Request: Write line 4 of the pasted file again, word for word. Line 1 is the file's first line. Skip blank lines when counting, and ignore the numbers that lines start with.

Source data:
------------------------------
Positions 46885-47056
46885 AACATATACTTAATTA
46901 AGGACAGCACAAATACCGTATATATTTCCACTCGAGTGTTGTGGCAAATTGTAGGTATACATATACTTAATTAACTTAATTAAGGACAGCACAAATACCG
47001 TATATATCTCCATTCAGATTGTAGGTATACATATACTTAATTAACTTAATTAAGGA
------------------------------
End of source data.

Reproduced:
47001 TATATATCTCCATTCAGATTGTAGGTATACATATACTTAATTAACTTAATTAAGGA